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Neanderthal gene variants may cause Viking disease

A new study suggests that the so-called Viking disease, which affects the hand function in many older people, may be linked to gene variants inherited from Neanderthals.

A research team led by Hugo Zeberg of the Karolinska Institute and Nobel Prize winner Svante Pääbo of the Max Planck Institute for Evolutionary Anthropology in Germany, is once again able to present new findings on the consequences of modern man’s contact with the prehistoric human species of Neanderthals 60,000 years ago.

This time, the subject is Dupuytren’s contracture, which affects almost one in three men over the age of 60 in northern Europe. The disease is much more common in men than in women and often starts with a lump in the palm of the hand that grows and causes the fingers to lock in a bent position. The name ‘Viking disease’ refers to the fact that it mainly affects people in northern Europe.

Neanderthals were already established in Europe and Asia at the time when Homo sapiens left Africa and arrived there. As a result of their interaction, between 1 and 2% of the genome of humans with roots outside Africa, today originates from Neanderthals.

“Since Viking disease is rarely seen in individuals of African descent, we asked ourselves whether Neanderthal gene variants could partially explain why people outside Africa are mainly affected,” says Hugo Zeberg in a press release.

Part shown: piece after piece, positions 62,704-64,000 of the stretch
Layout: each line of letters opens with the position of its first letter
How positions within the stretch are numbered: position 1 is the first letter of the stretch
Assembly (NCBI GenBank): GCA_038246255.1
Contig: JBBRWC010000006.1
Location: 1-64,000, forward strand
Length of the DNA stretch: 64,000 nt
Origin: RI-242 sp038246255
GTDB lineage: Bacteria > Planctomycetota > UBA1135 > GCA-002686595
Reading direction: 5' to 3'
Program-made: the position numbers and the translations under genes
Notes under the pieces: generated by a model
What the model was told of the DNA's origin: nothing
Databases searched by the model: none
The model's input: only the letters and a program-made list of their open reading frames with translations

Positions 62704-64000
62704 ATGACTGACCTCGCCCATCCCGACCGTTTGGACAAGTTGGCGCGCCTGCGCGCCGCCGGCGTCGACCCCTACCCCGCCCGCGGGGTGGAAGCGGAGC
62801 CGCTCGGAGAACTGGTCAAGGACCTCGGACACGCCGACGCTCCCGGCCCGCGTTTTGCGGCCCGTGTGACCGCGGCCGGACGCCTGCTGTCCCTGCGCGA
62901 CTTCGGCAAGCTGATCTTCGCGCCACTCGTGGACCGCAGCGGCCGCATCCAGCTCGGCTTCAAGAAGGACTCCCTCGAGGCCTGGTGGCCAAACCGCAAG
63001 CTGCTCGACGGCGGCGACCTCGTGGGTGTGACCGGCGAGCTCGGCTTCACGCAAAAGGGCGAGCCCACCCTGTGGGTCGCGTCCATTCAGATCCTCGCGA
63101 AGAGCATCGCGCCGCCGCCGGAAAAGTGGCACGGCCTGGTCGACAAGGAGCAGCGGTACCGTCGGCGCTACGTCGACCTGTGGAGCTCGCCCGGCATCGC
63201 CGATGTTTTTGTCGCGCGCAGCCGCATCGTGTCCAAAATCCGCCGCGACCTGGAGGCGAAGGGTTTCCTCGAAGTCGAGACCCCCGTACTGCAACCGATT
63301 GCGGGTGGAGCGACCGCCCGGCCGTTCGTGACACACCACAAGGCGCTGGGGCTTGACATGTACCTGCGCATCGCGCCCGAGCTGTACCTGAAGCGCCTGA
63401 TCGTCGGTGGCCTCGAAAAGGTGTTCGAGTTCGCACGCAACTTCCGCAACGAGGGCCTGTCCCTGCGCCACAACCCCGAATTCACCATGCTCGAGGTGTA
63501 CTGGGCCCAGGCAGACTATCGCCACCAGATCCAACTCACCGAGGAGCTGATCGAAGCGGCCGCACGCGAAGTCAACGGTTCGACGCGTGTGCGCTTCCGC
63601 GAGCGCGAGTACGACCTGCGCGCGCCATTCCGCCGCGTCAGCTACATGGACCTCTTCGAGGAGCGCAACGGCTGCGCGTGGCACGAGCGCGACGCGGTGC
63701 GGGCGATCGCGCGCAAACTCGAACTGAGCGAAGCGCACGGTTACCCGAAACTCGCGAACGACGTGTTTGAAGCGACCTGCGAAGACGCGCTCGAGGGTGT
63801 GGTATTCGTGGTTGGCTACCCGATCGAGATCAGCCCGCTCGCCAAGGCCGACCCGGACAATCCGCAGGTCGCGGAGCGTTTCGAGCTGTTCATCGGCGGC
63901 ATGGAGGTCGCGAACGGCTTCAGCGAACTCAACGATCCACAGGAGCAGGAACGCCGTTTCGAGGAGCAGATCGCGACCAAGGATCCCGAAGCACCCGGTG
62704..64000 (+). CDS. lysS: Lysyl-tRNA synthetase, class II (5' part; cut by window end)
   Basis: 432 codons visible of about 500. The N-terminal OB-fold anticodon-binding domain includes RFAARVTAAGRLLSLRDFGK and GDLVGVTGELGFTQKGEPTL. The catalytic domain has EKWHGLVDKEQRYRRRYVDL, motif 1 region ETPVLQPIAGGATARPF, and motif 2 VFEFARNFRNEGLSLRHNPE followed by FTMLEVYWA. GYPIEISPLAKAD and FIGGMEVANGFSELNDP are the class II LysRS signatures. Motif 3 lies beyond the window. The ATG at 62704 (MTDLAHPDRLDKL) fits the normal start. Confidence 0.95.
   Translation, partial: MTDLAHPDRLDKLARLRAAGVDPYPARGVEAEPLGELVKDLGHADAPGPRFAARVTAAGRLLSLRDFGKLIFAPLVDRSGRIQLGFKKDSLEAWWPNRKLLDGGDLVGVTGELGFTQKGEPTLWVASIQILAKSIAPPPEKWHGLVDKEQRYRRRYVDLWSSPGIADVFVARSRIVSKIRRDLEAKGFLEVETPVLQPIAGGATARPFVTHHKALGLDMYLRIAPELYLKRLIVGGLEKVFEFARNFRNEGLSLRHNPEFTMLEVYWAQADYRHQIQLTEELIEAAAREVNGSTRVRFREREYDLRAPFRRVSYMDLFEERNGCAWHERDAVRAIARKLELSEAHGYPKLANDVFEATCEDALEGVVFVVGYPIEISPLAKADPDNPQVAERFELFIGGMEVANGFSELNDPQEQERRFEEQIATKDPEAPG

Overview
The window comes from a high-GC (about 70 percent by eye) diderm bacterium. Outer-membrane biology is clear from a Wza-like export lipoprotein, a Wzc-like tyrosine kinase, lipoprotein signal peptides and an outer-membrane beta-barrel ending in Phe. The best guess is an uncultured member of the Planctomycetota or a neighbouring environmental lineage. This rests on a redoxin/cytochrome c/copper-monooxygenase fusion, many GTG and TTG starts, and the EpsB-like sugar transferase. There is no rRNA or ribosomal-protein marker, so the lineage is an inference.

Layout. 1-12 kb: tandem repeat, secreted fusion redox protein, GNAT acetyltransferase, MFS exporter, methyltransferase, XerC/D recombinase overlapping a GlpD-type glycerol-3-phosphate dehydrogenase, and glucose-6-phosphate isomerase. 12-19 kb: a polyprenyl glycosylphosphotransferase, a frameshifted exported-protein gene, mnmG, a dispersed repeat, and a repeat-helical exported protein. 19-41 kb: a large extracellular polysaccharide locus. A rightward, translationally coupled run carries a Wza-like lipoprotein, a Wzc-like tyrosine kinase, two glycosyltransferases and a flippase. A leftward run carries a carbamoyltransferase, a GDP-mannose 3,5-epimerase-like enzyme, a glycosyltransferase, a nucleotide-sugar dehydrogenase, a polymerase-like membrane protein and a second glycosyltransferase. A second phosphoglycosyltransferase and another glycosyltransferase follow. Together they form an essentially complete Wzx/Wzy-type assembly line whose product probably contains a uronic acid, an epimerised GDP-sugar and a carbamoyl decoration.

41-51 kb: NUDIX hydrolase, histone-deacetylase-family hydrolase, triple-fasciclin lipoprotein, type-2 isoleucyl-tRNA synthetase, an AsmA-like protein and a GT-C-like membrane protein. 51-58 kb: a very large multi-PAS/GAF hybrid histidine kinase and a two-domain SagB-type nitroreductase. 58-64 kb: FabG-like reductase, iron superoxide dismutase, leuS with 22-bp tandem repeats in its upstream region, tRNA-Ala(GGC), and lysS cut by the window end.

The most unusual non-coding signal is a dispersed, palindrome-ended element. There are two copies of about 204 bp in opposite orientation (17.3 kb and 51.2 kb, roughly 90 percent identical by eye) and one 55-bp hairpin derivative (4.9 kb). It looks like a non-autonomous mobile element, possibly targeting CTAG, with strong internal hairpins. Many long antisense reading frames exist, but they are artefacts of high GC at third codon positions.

By comparing the genomes of nearly 8,000 people in the US, UK and Finland suffering from Viking disease with more than 600,000 healthy people, the researchers identified 61 genetic risk factors associated with the disease. Three of them are of Neanderthal inheritance, including the second and third most important risk factors.

“The study highlights how encounters with Neanderthals may result in certain diseases particularly affecting certain groups. In this case, the encounter with Neanderthals has resulted in an increased risk of developing the disease, although we must be careful not to exaggerate the link between Neanderthals and Vikings,” says Hugo Zeberg.

Svante Pääbo was awarded the Nobel Prize in Medicine or Physiology in 2022 for mapping the genomes of extinct human species and the genetic traces they left behind.

The “Major genetic risk factors for Dupuytren’s disease are inherited from Neanderthals” study has been published in the journal Molecular Biology and Evolution.

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